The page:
One of the crazy things about the Belmont he ran is that he appeared to be continuing to pull away all the way to the finish line even with no whip and no horse to challenge him and make him run harder. I remember hearing that the educated observers that day thought the jockey was blowing it based on how fast Secretariat was running the various intervals (1/4 mile, 1/2 mile, whatever)...they thought he would surely fade and get run down from behind. It had to be an astonishing thing to see live when you didn't already know the outcome.
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  7. #17
    Senior Member Jerry Beil's Avatar
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    I was 8 and remember watching it. Didn't realize how impressive it was at the time, but glad I remember it. I was at my grandparents house watching on black and white. Don't remember our family being that into horse racing and had no idea why everyone was for Secretatiat.
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  8. #18
    Senior Member road kill's Avatar
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    Quote Originally Posted by HuntinDawg View Post
    I just read about that yesterday. If I remember correctly they said the average thoroughbred heart was somewhere in the 7-8 pound range (extrapolated from comments) but there is an "x-factor" gene which can result in a much larger heart, which some great race horses have had, including a race horse from the late 1700's which had a 14 lb. heart. They did not weigh Secretariat's heart but the vet who did the necropsy said everyone just stared at it because it was the biggest they had ever seen and it was just perfect. The same vet did a necropsy on Sham a few years later and his heart was 18 lbs. Based on that he estimated Secretariat's heart around 22 lbs. It makes sense that those huge hearts can get the oxygenated blood to the muscles faster and in larger supply and I would think (no medical education here) that it would be a particular advantage in longer races.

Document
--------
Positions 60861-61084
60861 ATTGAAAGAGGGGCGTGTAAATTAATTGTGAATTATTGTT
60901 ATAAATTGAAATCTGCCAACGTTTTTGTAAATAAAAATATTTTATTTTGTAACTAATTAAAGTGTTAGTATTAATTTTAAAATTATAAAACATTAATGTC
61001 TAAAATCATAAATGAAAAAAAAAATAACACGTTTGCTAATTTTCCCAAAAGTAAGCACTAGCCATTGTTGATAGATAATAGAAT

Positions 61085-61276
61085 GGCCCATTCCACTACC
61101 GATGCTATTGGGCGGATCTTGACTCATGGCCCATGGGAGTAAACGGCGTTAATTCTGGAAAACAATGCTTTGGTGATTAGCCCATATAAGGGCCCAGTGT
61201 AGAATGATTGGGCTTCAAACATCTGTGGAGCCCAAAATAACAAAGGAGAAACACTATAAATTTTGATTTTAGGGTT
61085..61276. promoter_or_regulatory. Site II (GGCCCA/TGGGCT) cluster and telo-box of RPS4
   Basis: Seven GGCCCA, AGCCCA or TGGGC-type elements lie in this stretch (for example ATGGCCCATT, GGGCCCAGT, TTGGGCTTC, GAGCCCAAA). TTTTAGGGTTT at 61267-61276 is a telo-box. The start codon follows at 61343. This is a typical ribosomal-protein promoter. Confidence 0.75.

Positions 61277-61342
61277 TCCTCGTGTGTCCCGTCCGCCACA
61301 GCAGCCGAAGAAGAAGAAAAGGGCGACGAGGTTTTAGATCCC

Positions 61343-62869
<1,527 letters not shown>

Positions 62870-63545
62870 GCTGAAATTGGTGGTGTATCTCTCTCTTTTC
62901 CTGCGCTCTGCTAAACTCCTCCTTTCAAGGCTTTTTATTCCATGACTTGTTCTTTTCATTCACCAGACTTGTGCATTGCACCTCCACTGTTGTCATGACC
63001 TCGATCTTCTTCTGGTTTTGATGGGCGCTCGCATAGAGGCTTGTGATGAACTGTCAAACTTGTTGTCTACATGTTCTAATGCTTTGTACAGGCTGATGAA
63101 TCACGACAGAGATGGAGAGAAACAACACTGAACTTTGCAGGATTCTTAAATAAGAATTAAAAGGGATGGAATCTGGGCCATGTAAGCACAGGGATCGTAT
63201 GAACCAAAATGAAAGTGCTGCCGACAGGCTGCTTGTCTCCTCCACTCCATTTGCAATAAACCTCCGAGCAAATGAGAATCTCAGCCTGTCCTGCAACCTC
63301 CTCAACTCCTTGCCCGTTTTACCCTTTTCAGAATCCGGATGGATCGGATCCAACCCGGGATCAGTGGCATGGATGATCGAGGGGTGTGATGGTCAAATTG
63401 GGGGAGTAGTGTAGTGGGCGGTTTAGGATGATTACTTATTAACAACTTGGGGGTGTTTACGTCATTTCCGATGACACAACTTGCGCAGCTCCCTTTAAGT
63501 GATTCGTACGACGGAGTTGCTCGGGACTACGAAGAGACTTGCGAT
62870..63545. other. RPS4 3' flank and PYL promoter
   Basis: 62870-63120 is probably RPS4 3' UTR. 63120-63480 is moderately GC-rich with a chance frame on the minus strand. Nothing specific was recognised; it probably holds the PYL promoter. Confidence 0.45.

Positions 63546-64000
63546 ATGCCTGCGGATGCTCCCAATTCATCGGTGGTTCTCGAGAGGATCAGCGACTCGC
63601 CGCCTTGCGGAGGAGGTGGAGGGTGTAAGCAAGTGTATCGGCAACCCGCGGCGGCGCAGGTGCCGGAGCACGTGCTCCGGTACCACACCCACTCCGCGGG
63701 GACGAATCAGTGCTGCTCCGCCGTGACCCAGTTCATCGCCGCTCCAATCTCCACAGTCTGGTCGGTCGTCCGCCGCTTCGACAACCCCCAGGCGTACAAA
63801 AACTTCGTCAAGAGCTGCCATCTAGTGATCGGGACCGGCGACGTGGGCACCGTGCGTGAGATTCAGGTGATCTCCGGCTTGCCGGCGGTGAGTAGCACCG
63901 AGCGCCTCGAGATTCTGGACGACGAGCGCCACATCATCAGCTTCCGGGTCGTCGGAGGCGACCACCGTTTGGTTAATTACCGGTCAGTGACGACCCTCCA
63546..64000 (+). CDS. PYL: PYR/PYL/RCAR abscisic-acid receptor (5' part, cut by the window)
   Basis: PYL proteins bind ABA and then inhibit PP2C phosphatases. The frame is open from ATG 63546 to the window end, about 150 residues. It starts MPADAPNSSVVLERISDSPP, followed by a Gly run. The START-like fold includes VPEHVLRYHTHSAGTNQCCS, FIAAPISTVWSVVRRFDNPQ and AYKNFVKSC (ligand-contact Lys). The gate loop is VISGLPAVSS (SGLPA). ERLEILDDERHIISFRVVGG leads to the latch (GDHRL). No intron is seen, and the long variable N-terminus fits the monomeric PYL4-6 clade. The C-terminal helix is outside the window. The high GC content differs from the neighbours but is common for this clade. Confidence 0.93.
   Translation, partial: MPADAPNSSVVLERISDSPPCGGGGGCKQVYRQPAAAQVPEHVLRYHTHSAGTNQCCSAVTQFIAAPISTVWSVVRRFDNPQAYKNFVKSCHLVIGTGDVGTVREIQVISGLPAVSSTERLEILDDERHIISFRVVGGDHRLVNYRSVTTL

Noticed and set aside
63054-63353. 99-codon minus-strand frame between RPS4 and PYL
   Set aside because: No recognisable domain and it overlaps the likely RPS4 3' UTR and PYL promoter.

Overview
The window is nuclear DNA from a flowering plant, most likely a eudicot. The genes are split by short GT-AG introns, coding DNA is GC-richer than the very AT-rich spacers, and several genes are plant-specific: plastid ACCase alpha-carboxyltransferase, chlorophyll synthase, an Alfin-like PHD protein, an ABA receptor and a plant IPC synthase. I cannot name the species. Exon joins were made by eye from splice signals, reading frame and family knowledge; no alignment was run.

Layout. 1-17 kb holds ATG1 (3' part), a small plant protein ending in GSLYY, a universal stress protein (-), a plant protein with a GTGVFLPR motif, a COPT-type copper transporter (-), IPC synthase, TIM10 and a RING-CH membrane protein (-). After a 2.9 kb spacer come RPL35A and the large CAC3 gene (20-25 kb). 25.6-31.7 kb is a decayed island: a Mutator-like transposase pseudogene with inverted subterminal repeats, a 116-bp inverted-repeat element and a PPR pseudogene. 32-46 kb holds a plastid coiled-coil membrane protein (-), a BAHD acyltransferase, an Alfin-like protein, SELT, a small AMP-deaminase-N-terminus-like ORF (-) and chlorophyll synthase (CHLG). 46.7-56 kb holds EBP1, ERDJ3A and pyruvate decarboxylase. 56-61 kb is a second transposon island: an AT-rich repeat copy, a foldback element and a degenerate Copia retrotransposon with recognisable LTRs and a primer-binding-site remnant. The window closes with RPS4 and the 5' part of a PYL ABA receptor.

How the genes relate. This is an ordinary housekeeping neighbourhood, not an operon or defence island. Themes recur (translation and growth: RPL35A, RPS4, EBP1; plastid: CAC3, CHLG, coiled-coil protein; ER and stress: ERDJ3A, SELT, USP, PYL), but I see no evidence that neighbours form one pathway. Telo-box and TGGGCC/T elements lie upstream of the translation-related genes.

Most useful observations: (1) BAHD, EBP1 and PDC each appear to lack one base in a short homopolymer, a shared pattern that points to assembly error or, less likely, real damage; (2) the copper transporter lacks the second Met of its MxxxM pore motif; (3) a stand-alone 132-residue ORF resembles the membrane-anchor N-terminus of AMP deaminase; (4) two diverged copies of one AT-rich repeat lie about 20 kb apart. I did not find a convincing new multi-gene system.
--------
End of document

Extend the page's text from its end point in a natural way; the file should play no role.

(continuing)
One of the crazy things about the Belmont he ran is that he appeared to be continuing to pull away all the way to the finish line even with no whip and no horse to challenge him and make him run harder. I remember hearing that the educated observers that day thought the jockey was blowing it based on how fast Secretariat was running the various intervals (1/4 mile, 1/2 mile, whatever)...they thought he would surely fade and get run down from behind. It had to be an astonishing thing to see live when you didn't already know the outcome.
    ESPN did one of their documentaries (Sports Century) on the Secratariat.
    The Jockey (Ron Turcotte) and trainer talked about how they always had to hold him back.
    Turcotte said they all decided on this day to just let him run his own race.
    And he DID!


    There is a famous picture of Turcotte looking at the clock, and he is quoted as saying he thought Secratariat knew it was his day!

    I was in the service then, I remember watching, and at first it was pretty cool, the announcers began to panic, questiong the horse burning out.
    But he never did, he just kept accelerating, and pulling away.

    I do remember at some point you were just astonished, it was incredible to see.
    People were like in shock, we couldn't believe what we saw.

    The reason we watched is because it was a legit shot for the Triple Crown.

    No one expected this performance.
    Last edited by road kill; 06-10-2013 at 10:48 AM.
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  9. #19
    Senior Member twall's Avatar
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    I remember watching it. I was young enough I ddin't realize what I was watching. It has taken time to realize what the 1970's were to horse racing. By the tiem Seattle Slew and Affirmed won the Triple Crown I was much more interested.

    Tom
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  10. #20
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    I do remember seeing it and being excited as we were all pulling for him. Did not realize till a long time later how special that performance was. Still gives me goose bumps just thinking about it. One of the most amazing athletes of all times.
    Nate Baxter, DVM
    Lebanon, OH